Should net immigration to Britain rise or fall? That’s the question many British journalists have been asking party leaders this past week and it’s one that neither Labour nor the Tories are able to answer. Partly, that’s because the immigration policies of both parties are incoherent. The Conservatives have quietly ditched their commitment to reduce net immigration levels to ‘tens of thousands’ while continuing to promise to ‘reduce’ immigration, though being unable to say how, or to what numbers. Labour, as with Brexit itself, continues to face both ways, demanding freedom of movement, while denying freedom of movement.
It’s also because the question itself is incoherent. The presumption in the question is that those hostile to immigration want to reduce numbers, while those with liberal views want them to rise. The former may be true. The latter isn’t.
I don’t care if the net immigration level falls to zero, or if fewer people enter the country than leave. Current immigration rules are detestable not because they let in too few people but because of the way they treat immigrants, both those let in and those kept out.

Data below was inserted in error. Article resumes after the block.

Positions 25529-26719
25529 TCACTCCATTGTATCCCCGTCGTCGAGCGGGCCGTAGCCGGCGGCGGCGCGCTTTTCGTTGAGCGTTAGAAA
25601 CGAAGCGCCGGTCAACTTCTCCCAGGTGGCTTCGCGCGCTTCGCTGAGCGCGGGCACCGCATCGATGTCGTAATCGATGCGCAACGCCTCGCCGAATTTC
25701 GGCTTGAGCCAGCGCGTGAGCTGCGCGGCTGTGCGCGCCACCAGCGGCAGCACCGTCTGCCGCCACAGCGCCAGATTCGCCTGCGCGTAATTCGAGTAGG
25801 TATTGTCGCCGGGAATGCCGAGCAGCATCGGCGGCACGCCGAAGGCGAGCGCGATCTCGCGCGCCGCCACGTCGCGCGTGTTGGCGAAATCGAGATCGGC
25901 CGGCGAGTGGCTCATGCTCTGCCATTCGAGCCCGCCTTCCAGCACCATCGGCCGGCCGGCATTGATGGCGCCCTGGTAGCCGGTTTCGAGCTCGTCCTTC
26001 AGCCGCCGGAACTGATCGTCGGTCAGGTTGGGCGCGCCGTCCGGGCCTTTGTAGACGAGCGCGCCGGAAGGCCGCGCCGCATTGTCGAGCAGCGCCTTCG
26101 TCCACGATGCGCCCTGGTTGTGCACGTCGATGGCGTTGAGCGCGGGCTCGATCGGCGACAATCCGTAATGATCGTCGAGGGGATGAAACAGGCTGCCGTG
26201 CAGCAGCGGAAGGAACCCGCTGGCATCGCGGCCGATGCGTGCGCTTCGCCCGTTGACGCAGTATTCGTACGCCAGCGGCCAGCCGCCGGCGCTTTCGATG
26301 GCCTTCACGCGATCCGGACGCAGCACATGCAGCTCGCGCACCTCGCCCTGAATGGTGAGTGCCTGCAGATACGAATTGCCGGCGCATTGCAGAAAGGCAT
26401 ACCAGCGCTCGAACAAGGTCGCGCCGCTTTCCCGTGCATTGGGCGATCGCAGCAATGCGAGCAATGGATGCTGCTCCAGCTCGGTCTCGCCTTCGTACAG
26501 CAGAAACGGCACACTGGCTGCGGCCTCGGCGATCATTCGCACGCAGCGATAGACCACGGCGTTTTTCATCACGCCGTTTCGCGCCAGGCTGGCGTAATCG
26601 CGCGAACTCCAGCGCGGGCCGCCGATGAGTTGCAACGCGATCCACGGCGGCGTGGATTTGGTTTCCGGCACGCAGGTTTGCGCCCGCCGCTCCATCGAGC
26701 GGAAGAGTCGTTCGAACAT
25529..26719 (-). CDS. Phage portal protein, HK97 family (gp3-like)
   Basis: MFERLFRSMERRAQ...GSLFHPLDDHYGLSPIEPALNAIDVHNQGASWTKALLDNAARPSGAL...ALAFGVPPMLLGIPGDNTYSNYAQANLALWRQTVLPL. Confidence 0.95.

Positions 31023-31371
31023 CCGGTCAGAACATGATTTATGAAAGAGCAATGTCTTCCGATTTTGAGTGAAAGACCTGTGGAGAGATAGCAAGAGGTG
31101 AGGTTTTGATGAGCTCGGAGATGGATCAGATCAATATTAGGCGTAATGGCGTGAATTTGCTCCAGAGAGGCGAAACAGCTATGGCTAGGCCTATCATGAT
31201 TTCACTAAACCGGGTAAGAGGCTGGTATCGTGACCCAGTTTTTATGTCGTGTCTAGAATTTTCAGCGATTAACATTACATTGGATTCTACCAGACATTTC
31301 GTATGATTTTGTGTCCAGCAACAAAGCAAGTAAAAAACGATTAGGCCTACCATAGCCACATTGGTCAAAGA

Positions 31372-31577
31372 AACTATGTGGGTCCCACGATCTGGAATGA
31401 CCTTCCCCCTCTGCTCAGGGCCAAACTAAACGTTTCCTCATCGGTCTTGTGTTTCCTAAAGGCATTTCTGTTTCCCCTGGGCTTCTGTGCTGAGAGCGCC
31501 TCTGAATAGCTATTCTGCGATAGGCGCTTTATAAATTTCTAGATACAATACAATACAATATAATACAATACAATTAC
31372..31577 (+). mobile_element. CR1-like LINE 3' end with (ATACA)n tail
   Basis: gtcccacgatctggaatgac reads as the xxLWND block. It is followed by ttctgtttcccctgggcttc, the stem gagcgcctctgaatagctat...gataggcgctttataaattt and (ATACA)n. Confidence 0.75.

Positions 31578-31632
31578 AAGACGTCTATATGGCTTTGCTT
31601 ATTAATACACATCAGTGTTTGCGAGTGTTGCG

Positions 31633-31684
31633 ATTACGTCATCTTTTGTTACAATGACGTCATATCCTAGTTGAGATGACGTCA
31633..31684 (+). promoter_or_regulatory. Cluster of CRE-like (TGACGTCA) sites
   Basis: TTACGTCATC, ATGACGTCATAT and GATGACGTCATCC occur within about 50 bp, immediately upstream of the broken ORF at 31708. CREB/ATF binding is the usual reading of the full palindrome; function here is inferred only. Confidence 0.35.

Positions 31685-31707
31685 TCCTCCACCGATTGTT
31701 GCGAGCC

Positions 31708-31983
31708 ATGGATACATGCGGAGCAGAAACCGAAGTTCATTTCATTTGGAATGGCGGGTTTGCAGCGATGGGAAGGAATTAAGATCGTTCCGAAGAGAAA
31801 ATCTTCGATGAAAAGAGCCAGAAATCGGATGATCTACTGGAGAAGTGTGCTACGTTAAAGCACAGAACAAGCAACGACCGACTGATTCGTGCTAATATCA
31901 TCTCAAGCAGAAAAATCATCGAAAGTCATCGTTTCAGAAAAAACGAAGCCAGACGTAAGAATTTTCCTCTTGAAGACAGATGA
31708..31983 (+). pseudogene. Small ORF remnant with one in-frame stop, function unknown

Britain’s ‘hostile environment’ policies led to the Windrush scandal, when thousands of its own citizens of the wrong colour were denied basic rights from benefits to hospital treatment. They have caused tens of thousands to be incarcerated for indefinite periods and often facing abuse. They have resulted in deportations for ludicrous reasons and to many being returned to persecution, even death. And they have thrown up horrors such as the deaths of 39 migrants in a shipping container, which politicians are happy to blame on people smugglers, but for which their own policies also bear responsibility.
Meanwhile, the EU’s Fortress Europe policy has led to the deaths of at least 35,000 people in the Mediterranean over the past 25 years (including over a thousand this year alone), the creation of a kidnap and detention industry throughout North Africa, the Sahel and the Horn of Africa, the imprisonment of tens of thousands in the most degrading of conditions in both Europe and Africa.
The question I would ask of British politicians is not‘Should immigration levels go up or down?’, but ‘Do you think that the deaths of the 39 frozen migrants, and thousands more over the years, the detention of tens of thousands held in the most degrading of conditions, the deportation of people to persecution and death, the denial of rights to its own citizens, is a price worth paying for Britain’s immigration policy?’
An even shorter version of this short article is published in the Observer, 17 November 2019.